An iliac crest contusion, or hip pointer, is often best described as a bruise that happens under the skin around the iliac crest region. These bruises can also cause tearing of the nearby muscles and the bones that they attach too.
This injury usually won't be an immediate problem but can become quite painful and limit movement after a few hours.
A hip pointer is usually caused by a direct blow to the area.
Symptoms and Diagnosis
As is often the case, diagnosis is split into three grades.
- Grade 1
Generally, unaffected gait and movement.
Slight pain on palpation
- Grade 2
Moderate to severe pain on palpation of the area.
Abnormal gait cycle (short swing through on the effected side)
Reluctant to keep the effected foot on the ground
Potentially a slight lean to one side (pelvis tilt)
- Grade 3
Clear swelling and some discolouration
Obvious gait issues, very short strides and swing through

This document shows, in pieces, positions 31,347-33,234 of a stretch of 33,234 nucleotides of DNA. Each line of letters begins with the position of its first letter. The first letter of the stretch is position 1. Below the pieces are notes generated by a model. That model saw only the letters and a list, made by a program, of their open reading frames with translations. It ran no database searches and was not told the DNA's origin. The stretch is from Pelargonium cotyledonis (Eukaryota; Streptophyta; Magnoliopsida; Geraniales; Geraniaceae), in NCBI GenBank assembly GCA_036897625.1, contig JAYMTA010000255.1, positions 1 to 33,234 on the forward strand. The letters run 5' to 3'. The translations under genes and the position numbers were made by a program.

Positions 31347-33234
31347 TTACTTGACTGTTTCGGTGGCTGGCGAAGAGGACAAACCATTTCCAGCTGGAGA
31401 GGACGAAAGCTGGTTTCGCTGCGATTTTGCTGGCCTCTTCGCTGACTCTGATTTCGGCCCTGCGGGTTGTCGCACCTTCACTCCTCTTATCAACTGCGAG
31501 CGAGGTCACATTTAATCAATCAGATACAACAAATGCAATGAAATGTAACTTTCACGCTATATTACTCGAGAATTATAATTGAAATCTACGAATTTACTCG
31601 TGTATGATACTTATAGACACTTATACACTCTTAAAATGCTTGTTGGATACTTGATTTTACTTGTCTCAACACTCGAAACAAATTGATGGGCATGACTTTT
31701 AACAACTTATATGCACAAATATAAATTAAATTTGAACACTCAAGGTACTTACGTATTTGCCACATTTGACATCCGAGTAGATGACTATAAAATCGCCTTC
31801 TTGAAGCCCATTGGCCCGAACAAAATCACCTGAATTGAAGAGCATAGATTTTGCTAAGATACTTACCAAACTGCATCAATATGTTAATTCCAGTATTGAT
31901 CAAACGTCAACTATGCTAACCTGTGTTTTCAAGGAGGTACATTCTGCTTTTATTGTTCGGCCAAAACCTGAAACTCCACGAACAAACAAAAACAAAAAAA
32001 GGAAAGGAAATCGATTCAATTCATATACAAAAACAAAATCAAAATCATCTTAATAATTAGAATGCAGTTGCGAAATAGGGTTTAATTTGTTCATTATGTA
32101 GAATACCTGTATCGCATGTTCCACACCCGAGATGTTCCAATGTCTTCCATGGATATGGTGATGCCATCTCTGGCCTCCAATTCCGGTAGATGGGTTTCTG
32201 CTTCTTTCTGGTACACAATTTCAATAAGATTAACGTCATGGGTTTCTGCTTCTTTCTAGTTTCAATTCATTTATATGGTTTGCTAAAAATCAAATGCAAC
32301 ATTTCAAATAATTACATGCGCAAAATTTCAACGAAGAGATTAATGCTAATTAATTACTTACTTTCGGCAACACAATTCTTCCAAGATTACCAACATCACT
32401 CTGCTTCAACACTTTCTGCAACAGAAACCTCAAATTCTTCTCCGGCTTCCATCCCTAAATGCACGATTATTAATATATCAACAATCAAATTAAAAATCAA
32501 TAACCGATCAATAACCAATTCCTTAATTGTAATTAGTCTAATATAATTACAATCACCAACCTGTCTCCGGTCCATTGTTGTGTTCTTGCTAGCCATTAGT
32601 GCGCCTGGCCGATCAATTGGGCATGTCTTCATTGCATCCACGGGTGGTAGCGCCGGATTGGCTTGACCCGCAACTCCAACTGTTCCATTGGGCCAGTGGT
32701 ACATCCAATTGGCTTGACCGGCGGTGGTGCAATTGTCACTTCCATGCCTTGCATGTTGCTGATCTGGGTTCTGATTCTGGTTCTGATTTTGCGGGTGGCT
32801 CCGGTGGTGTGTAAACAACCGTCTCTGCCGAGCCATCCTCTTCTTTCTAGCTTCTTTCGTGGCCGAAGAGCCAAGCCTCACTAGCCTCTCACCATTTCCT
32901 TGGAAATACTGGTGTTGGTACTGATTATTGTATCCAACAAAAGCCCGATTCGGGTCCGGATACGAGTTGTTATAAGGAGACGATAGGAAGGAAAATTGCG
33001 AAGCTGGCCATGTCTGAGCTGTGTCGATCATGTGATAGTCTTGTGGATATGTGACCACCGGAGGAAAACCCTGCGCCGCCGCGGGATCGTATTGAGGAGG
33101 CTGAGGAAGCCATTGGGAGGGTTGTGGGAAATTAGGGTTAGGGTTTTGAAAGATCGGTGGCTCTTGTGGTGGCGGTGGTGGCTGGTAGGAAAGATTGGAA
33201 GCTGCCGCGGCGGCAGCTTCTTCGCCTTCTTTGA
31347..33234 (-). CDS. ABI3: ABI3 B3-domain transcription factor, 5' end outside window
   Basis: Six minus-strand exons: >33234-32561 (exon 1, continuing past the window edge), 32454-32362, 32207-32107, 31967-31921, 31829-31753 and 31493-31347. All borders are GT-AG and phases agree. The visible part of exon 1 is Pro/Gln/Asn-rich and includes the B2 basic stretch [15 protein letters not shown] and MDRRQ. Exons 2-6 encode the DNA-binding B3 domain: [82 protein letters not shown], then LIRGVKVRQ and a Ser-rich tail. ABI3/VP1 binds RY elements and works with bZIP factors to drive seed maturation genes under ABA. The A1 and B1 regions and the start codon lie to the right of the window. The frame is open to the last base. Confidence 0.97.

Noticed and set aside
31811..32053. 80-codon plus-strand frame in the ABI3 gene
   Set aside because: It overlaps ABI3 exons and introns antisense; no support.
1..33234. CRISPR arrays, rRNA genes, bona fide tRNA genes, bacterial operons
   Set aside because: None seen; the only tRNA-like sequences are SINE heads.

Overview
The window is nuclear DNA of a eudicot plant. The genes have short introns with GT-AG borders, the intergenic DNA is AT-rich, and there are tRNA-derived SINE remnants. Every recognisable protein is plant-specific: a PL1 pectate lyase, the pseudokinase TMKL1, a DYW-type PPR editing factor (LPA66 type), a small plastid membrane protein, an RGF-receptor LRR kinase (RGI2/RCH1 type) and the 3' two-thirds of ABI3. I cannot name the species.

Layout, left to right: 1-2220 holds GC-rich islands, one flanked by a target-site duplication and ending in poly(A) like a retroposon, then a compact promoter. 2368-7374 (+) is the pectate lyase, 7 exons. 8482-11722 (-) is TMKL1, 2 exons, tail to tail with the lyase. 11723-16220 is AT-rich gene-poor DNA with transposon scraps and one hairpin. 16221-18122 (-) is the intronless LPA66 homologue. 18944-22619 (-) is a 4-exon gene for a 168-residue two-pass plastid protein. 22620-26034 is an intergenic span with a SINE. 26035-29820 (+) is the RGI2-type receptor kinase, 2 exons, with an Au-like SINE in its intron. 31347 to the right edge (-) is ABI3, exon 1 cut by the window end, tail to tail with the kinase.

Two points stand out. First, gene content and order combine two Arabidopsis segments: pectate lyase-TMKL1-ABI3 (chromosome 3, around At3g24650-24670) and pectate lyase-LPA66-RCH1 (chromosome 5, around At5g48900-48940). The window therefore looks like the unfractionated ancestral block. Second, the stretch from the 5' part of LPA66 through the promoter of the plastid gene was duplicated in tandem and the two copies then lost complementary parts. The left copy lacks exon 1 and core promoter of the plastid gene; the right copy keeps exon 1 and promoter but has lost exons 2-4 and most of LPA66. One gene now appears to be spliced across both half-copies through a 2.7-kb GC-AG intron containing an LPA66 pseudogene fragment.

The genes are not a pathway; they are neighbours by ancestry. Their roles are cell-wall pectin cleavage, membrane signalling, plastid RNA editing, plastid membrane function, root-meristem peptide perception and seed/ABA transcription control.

Severe lateral tilt to the effected side
It is also important to clear the chance of iliac crest fractures and avulsion fractures, this can be done via an x-ray.
A grade 1 hip pointer does not tend to stop someone from playing sport or getting on with everyday life. Grade 2 would miss from 5 to 14 days of competition and a grade 3 could be anywhere up to 3 weeks.
It is important to start by icing the area and keeping the area rested.
After this it is wise to start moving the hip around as much as you can pain free, if available a TENS machine, ultrasound of ice massage can assist and increase recovery speed.
Exercises such as lateral hip shifts aimed at the opposite side to the injury to start with (see below)
Lateral Hip Shifts
- Sit on an exercise ball
- Place hands on hips
- Roll laterally to the opposite side of the injury
- Return to the original position
Continue with active range of motion exercises and start some resisted movement or strengthening exercises.
Resisted Hip Flexion
Basically, lifting your leg in front of you with some kind of resistance trying to stop you performing the movement, this can be another person, a TheraBand or ankle weights.
You will be ready to return to play when you are able to achieve full range of motion, the easiest way to test this is to compare it to the unaffected side. You should also be able to perform cutting and direction changing movement without any pain. When you return to sport, a padding should be worn to protect the area.